Ideally, I recommend making the mock-up out of the same or an equivalent material to the core material you intend to use on the finished garment.  I understand coutil is expensive, but this is the only way I have found to ensure an accurate fit without dozens of mock-ups.

If you have another method that works for you, by all means use that method.  There’s more than one way to make a good corset.

 

Cut out all your pieces.  Since I am using coutil, it will be one layer, and I won’t be finishing any of the edges.

First, insert the triangular gores into the bust of the front panel.  I have a separate tutorial posted about how to do this.

How to Insert a Triangular Gore into a Slash – Will open in a new window so you can return here when you are done with that step.

How to Make a Corded Regency Corset, by Sidney Eileen

How to Insert a Triangular Gore Into a Slash

 

 

Stitch together all the panels.

Either grommet the opening, or use grommet tape.  I prefer grommet tape because it’s so much faster and easier.

How to Make a Corded Regency Corset, by Sidney Eileen

Corded Regency Corset mock-up.

 

This is a photo of the mock-up, after it was returned by the customer.  If you ever get a mock-up for a custom item, keep this in mind.  I have never received back a mock-up so well modified and descriptive. Safety pins are holding folds of fabric to make the corset smaller where needed.  It’s drawn on or folded back where it needs to be shorter, and where the armpit needs to be a little larger.  Extra material is pinned on at the bust and the back of the hip to show where the pieces should be extended.  To top it off, she very boldly marked the part of the shoulder strap which she would like padded out for more comfort.

How to Make a Corded Regency Corset, by Sidney Eileen

This is a photo of the mock-up, after it was returned by the customer.

Modify your pattern as needed by the mock-up.  If you have made a lot of changes, you may want to do another mock-up before proceeding to the real garment.  Despite the apparent severity of the modifications to this mock-up, they are so clearly marked that I was able to modify the pattern with complete confidence and proceed to the next stage.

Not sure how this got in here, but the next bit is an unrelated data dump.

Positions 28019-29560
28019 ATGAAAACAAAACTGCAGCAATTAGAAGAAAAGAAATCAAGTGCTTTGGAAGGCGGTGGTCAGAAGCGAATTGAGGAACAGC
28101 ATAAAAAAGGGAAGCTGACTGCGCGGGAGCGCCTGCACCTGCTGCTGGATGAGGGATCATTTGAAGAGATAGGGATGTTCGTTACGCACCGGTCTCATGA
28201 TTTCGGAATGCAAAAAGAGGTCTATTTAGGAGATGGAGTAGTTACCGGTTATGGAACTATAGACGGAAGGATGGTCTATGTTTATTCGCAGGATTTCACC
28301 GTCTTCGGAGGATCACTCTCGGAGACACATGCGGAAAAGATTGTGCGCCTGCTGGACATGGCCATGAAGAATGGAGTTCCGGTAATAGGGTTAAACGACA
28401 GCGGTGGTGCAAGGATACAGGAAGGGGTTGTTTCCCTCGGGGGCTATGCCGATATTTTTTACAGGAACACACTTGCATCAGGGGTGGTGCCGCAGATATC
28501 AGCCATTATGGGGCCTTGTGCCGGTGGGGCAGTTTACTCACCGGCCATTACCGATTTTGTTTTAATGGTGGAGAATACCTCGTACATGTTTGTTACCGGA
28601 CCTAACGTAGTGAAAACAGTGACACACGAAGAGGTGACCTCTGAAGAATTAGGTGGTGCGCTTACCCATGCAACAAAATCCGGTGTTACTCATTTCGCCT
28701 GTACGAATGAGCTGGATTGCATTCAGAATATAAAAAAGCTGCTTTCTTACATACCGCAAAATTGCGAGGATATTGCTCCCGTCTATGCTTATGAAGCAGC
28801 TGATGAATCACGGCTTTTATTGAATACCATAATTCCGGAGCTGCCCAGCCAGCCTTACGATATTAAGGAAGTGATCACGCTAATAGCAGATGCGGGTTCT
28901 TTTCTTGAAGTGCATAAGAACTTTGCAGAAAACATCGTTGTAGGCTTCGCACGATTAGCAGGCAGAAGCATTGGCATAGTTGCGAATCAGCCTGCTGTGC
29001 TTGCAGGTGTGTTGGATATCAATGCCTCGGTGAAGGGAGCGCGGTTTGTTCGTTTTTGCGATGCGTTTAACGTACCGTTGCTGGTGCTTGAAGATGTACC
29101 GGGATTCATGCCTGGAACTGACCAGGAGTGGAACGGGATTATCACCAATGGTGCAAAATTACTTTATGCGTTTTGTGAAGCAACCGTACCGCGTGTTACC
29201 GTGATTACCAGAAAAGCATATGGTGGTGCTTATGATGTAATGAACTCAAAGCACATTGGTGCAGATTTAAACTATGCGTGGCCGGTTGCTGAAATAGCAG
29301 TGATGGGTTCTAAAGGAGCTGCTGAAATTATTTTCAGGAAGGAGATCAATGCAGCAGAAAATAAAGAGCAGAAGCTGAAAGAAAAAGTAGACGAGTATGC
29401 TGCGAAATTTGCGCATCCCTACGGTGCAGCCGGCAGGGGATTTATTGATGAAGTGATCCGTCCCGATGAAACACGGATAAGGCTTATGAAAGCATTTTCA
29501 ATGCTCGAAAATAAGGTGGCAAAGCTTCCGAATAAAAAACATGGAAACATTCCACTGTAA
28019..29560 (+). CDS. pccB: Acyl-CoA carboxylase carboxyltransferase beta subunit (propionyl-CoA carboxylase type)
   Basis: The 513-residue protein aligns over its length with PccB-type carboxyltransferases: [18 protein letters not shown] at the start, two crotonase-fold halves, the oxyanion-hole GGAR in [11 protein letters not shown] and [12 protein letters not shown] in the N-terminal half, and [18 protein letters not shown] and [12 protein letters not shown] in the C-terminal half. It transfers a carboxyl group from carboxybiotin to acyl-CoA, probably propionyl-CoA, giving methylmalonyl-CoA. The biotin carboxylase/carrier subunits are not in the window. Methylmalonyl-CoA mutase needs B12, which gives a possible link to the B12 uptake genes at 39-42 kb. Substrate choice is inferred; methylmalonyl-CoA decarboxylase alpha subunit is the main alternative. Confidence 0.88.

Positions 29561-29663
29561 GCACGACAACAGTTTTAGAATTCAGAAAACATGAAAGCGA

Account for width lost to cording

You WILL lose some width in the pattern to the cording, because the fabric must go around the cords and will not be laying perfectly flat.  If you are doing very little cording (little waist reduction or mostly quilted), or are petite, this isn’t a problem.  However, if you are doing a lot of cording like I did on this corset, it can be a significant loss.  Horizontal cords will shorten the height of the corset.  Vertical cords will shorten the circumference.  Basically, I lost about 1/4″ of fabric width for every 20 cords.  In the case of this corset, it made the bust slightly tighter on each cup, and I had to add 1/4″ to the width of the side panel and 1/4″ to the width of the back panel.  Add the extra width where there will be lots of cording, but be sparing.  If your corset is small, the difference may not be significant enough to worry about even if you plan to cord the entire garment.

6 thoughts on “How to Make a Corded Regency Corset

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    • This tutorial discusses structural cording, which is intended to help stiffen a corset, and in that case the cord channel is made by stitching together two layers of fabric. For decorative cording (like accents along seams) you usually want to fold fabric around the cord, like piping.